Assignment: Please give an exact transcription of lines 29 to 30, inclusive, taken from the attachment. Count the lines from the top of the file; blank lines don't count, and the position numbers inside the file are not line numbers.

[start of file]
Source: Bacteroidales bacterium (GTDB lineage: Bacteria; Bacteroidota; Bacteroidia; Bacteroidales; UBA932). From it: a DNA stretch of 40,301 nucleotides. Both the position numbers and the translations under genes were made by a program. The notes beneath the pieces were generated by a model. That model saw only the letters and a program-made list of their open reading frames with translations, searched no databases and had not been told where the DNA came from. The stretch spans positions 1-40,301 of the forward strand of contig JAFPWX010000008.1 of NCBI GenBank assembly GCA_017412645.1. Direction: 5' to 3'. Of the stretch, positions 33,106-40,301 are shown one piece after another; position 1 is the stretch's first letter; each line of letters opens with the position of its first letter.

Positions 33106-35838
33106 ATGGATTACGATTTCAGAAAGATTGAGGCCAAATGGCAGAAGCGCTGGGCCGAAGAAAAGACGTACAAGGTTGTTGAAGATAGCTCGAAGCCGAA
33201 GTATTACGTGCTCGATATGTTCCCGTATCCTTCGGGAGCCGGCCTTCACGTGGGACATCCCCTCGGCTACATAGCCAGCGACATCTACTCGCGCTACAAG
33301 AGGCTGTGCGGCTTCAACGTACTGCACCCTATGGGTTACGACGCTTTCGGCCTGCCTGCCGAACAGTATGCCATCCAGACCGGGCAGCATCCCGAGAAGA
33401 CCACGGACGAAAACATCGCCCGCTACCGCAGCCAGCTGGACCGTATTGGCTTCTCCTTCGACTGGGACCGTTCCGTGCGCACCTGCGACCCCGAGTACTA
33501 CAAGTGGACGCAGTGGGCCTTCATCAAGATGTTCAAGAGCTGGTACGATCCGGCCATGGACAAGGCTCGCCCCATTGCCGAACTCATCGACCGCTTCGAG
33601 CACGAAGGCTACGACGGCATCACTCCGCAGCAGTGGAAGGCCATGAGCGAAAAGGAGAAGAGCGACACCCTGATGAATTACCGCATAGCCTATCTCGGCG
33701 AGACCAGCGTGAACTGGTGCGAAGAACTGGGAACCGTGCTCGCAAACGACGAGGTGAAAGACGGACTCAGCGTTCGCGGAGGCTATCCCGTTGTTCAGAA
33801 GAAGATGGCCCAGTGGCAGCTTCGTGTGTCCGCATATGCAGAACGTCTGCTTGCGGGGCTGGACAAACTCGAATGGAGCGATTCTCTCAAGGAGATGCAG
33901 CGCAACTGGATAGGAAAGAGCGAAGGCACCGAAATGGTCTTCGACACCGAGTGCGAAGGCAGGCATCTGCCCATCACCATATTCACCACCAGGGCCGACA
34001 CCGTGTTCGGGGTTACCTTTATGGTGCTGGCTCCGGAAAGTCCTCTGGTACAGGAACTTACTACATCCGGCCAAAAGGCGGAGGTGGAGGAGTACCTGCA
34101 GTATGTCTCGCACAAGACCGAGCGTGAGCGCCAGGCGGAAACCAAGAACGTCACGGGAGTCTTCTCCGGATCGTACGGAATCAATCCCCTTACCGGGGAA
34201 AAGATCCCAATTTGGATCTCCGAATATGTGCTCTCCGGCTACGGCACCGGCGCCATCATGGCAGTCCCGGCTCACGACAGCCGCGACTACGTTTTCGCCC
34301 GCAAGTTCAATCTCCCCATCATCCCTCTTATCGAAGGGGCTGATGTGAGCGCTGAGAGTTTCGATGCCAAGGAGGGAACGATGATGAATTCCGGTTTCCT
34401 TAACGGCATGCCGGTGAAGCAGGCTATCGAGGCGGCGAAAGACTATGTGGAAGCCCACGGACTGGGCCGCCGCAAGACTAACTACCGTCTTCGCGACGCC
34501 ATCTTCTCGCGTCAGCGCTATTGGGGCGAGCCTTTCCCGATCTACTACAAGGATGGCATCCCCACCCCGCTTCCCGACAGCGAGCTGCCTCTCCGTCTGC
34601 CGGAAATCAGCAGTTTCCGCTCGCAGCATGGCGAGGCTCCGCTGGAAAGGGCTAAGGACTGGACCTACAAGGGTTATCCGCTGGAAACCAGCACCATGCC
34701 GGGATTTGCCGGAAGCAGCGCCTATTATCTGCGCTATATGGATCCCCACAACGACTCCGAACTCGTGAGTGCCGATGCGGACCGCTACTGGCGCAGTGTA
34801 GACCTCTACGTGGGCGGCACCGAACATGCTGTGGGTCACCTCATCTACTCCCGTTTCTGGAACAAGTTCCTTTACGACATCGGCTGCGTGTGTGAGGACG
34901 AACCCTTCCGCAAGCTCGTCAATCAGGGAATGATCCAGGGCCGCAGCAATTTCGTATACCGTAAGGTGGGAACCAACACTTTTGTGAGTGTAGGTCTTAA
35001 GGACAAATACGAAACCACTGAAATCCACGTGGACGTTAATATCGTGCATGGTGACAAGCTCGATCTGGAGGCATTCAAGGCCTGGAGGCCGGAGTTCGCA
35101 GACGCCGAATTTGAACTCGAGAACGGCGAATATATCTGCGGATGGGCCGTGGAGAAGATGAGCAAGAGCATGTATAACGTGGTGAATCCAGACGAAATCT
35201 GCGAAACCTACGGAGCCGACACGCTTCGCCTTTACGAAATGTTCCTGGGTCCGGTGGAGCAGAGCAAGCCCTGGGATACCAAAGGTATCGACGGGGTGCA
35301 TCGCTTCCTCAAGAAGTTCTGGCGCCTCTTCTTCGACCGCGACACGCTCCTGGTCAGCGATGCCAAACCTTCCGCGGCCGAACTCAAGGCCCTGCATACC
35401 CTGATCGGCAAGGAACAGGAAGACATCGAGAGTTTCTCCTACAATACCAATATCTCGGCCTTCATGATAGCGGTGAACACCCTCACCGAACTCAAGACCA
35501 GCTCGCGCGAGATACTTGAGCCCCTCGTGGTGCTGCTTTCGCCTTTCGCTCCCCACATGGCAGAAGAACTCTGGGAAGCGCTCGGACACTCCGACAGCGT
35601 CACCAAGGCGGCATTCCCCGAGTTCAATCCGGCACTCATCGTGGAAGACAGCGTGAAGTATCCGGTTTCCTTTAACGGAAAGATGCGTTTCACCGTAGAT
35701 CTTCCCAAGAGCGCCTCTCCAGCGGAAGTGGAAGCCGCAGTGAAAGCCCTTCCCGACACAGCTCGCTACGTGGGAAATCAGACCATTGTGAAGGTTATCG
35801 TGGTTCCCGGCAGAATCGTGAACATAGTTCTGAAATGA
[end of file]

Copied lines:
35701 CTTCCCAAGAGCGCCTCTCCAGCGGAAGTGGAAGCCGCAGTGAAAGCCCTTCCCGACACAGCTCGCTACGTGGGAAATCAGACCATTGTGAAGGTTATCG
35801 TGGTTCCCGGCAGAATCGTGAACATAGTTCTGAAATGA